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One question remains: Who killed Alaska-based troops?

Posted: Sunday, February 11, 2007

Five servicemen from Alaska's Fort Richardson were killed in Iraq about the time that President Bush was giving his State of the Union address.

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Nine to 12 gunmen drove boldly into an American station, 50 miles south of Baghdad, disguised as American security forces. They killed one soldier and abducted four others. Those abducted were later found 25 miles away, dead or dying.

In his speech, the president said he is sending 21,000 more troops to Baghdad to bolster security and rout the terrorists. He also is putting Lt. Gen. David Petraeus in charge, a proven expert in guerilla warfare. And the rules of engagement were revised, lifting restrictions on the troops' actions.

The reaction? Sen. Joseph Biden, D-Delaware, criticized the president for sending more troops. The Foreign Relations Committee, which Biden chairs, passed a resolution demanding the president refrain from sending the troops.

Then the Bush haters piled on, especially those, such as Biden, who are running for president in 2008. Other resolutions were offered against the troop buildup. None of them were binding, and none came to the floor of the Senate.

House members will try next to embarrass Bush and encourage our enemy.

What is missing is any attempt to identify the enemy. Where did the black Suburbans used in the attack come from? Ditto the American uniforms and weapons? And who were the gunmen who spoke English well enough to get by the gate guards?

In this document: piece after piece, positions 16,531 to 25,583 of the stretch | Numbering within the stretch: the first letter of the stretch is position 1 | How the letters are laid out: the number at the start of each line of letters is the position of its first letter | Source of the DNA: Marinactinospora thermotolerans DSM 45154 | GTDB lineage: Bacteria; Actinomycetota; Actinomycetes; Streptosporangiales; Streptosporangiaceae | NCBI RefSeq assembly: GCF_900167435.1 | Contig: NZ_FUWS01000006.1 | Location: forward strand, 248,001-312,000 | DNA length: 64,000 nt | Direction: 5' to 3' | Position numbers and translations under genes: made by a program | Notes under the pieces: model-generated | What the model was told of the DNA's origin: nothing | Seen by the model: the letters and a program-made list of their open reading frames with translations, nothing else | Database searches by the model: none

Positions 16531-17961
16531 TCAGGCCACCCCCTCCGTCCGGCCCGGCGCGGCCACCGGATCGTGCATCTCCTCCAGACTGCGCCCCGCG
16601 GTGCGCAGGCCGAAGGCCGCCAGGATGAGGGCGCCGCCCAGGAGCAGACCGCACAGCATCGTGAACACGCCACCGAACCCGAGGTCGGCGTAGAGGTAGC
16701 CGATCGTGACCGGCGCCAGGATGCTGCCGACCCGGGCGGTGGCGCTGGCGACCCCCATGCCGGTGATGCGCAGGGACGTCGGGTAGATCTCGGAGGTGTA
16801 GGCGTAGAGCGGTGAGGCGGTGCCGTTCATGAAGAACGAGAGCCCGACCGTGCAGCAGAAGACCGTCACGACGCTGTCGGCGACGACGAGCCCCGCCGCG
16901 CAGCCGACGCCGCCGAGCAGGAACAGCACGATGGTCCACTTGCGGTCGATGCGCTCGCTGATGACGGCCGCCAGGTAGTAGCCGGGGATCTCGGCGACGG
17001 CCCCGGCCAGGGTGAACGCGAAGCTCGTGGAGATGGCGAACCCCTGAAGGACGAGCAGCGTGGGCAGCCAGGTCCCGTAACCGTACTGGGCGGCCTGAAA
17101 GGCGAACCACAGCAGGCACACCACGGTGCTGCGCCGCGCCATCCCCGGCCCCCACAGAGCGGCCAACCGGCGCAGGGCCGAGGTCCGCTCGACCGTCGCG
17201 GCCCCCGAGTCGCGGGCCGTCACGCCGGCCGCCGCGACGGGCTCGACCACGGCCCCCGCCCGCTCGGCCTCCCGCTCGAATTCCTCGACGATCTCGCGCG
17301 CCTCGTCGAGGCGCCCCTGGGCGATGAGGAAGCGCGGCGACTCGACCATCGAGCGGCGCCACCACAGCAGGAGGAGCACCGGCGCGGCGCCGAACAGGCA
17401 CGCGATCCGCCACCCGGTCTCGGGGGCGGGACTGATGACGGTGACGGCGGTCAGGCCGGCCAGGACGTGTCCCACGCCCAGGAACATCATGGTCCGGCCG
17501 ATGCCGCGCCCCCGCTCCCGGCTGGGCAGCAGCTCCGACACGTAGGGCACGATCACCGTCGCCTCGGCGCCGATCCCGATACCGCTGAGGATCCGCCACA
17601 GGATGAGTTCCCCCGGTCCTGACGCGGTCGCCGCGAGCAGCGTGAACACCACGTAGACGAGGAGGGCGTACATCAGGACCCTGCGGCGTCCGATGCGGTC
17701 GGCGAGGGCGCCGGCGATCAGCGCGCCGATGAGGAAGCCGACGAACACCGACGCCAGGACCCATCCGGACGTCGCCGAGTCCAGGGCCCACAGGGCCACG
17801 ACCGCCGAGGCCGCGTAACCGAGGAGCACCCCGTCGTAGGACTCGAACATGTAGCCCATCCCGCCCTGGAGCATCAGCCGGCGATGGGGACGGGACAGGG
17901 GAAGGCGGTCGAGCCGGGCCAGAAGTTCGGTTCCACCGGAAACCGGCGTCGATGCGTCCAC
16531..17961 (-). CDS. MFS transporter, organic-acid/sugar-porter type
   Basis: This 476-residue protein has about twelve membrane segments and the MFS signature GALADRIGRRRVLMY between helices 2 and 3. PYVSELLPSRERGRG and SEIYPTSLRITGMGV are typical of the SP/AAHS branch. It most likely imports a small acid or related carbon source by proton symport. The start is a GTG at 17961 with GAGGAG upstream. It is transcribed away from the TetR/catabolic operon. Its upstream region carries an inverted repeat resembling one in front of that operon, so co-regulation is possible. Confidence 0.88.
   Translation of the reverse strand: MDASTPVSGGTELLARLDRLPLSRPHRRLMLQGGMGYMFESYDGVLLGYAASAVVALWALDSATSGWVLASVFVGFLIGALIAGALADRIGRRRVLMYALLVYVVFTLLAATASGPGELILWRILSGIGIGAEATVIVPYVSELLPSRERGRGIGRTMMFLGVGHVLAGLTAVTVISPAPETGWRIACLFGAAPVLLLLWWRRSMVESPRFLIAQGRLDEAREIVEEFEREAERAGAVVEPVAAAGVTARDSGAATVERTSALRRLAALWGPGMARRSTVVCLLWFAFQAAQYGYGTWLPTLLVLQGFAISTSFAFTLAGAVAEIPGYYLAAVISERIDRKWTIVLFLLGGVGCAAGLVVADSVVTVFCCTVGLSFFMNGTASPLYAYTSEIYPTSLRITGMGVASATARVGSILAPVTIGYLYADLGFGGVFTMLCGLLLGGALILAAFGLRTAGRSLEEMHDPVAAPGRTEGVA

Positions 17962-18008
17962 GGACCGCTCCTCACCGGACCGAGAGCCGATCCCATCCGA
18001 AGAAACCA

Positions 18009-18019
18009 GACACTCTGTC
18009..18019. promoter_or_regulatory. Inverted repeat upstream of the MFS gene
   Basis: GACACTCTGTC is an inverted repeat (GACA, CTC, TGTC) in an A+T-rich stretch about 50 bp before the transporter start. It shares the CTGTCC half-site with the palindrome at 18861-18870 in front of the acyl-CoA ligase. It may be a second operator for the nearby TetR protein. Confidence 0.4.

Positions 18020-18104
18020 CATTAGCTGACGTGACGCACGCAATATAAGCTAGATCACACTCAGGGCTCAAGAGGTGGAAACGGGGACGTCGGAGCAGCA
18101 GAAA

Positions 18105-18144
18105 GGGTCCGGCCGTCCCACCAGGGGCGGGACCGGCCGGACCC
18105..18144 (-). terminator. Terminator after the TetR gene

Not one senator from the states that are home to the dead troopers has made an inquiry. And we haven't heard from Alaska's senators about the identity of the enemy and their source of supplies. Our delegation should at least support the president and our Alaska-based troops.

Actually, Biden and others of his ilk, contributed to the death of those soldiers. During Petraeus' confirmation hearing, the general acknowledged that Biden's resolution and similar anti-war, anti-administration resolutions give aid and comfort to the enemy. Then the Senate unanimously confirmed Petraeus for his new post. Huh? Oppose the president's plan but approve the man to carry it out? Sounds like Sen. John Kerry's famous: "I voted for it before I voted against it."

Wouldn't the troops and their families, and the families of the dead soldiers, want to know what happened, who the enemy is and how the enemy is supplied, rather than hear a politician encourage the enemy?

Some don't realize there is a war going on. The current major battlefield is in Iraq. Since 1970, various terror groups around the world have killed 3,700 Americans. Nearly 3,000 of those died on Sept. 11, 2001.

Some like to claim there has been no attack on America since 9/11, but there have been 30 attacks, all overseas but outside Iraq, claiming 45 Americans. Defeat in Iraq, or a precipitous pullout, would only encourage more attacks.

The Jihadists have pledged publicly to kill Americans. The president of Iran, Mahmoud Ahmadinejad, repeated recently on Arab TV that he wants to defeat the West and wipe Israel off the map. He further said, "We hope to have a big nuclear celebration by the end of the year (March 2007, by their calendar)." Isn't that more newsworthy than Biden's baloney?

More recently, new, sophisticated missiles have downed five American helicopters in Iraq. Who supplied the missiles? Who supplies the roadside bombs that have caused more casualties than other weapons?

There is a very sophisticated enemy out there - not roving bands of neighborhood gangsters. These people are well led, equipped, trained and funded - by whom?

Who bought the nice new black Suburbans for the hit squad? They were turned out of a General Motors plant somewhere in the world and have vehicle identification numbers to trace them. Did a wealthy Arab buy them? Did they come from Iran, or were they stolen from an American motor pool?

There are answers Americans would rather hear than polemics from armchair pundits and politicians.

• Lew M. Williams Jr. is the retired publisher of the Ketchikan Daily News who has been a Southeast Alaska journalist since 1946.



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